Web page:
We have witnessed a positive change in Egypt’s economic performance. Some 5.6 percent growth was recorded in the first half of the 2014-2015 financial year (July-March), compared to 1.2 percent during the same period of the previous year. Tax returns increased by LE35 billion in the first half of the 2014-2015 financial year, amounting to LE204.9 billion – an increase of 21 percent when compared to the previous year. Foreign investments in Egypt also rose to $1.8 billion in the first quarter of the 2014-2015 financial year – a 50 percent increase in comparison to the first quarter of the preceding year.
Additionally, the big three-credit-rating agencies have raised Egypt’s rating and positively revised their outlooks. In October 2014, Moody’s revised their outlook on Egypt to stable and in April 2015 upgraded Egypt to B3. In December 2014, Fitch upgraded Egypt’s credit rating to B with a stable outlook, and in May 2015, Standard and Poor’s raised its outlook for Egypt to positive from stable.
The International Monetary Fund has also commended Egypt’s economic reforms. In November 2014, at the conclusion of the IMF’s Article IV mission to Egypt, mission chief Chris Jarvis stated, “Policies implemented so far, along with a return of confidence, are starting to produce a turnaround in economic activity and investment.”
We witnessed the development of 1,600 kilometers of new roads last year, as part of a plan to create a road network of 3,200 kilometers across different parts of Egypt. The country has installed 3.6 GW of new power capacity as part of a plan to increase Egypt’s power capacity by fifty percent in the coming years.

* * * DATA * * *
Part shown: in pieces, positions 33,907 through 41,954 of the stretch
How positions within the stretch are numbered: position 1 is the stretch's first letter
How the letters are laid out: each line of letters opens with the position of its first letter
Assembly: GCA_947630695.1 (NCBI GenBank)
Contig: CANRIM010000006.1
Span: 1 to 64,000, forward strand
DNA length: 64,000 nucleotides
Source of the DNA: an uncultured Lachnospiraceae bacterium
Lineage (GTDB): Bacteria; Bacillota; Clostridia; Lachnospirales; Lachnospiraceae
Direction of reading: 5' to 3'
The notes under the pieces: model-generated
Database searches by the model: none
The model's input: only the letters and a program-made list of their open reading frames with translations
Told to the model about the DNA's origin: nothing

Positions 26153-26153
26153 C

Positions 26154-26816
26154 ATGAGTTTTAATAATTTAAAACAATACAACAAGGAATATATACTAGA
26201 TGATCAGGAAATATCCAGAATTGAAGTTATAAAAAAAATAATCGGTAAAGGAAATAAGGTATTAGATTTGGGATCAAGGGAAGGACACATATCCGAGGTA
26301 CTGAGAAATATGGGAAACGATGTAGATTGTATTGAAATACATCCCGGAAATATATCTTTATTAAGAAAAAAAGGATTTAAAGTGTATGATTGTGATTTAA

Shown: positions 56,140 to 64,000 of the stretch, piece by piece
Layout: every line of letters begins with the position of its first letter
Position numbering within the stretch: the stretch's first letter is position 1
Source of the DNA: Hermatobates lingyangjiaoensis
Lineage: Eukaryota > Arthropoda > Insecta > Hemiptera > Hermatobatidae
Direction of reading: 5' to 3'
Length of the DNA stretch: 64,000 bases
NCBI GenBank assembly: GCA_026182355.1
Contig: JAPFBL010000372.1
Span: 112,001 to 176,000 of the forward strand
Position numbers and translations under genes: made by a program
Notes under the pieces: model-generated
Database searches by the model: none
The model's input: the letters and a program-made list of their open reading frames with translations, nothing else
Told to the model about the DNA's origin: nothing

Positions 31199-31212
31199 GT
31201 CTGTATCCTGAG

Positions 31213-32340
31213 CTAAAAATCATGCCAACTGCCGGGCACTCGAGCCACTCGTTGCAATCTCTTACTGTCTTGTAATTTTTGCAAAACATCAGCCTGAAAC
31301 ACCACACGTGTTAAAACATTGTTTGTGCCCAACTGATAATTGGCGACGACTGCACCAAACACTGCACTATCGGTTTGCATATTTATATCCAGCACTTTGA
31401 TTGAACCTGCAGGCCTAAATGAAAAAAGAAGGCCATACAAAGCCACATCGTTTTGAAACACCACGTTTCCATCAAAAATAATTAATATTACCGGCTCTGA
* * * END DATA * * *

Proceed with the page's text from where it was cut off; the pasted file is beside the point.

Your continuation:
What is your opinion on the project of the Suez Canal and what are your expectations for the Canal’s future development?
Dr. Jaber visits the Suez Canal
I am proud that a UAE company, the National Marine Dredging Company (NMDC) was involved in this project. The NMDC founded and led the ‘Challenge Consortium’, which includes Dutch and Belgium firms Boskalis, Van Oord and Jan De Nul, – that, in turn was able to deliver the necessary dredging in record time. I was able to visit the project site more than once in this past year and I have been impressed by the great progress and tireless efforts of all those involved, including the Suez Canal Authority, the Egyptian Armed Forces and the engineers and workers on site. This achievement validates the ability of the Egyptian people to stand in the face of adversity with great resolve, determination and success.
We look forward to the opening of the new Suez Canal, which will play a significant and essential role in promoting economic activity in Egypt and the region by increasing the capacity of the channel and reducing the waiting time for ships to pass. We are also looking forward to the development of the Suez Canal Development Zone, which will include ports, industrial parks and logistics hubs that will ensure continued economic growth by attracting foreign and local investments and creating new job opportunities.
How are you following the negotiations between the government and businessman Mohamed Alabbar regarding the new administrative capital and is there mediation from the UAE Government in this regard?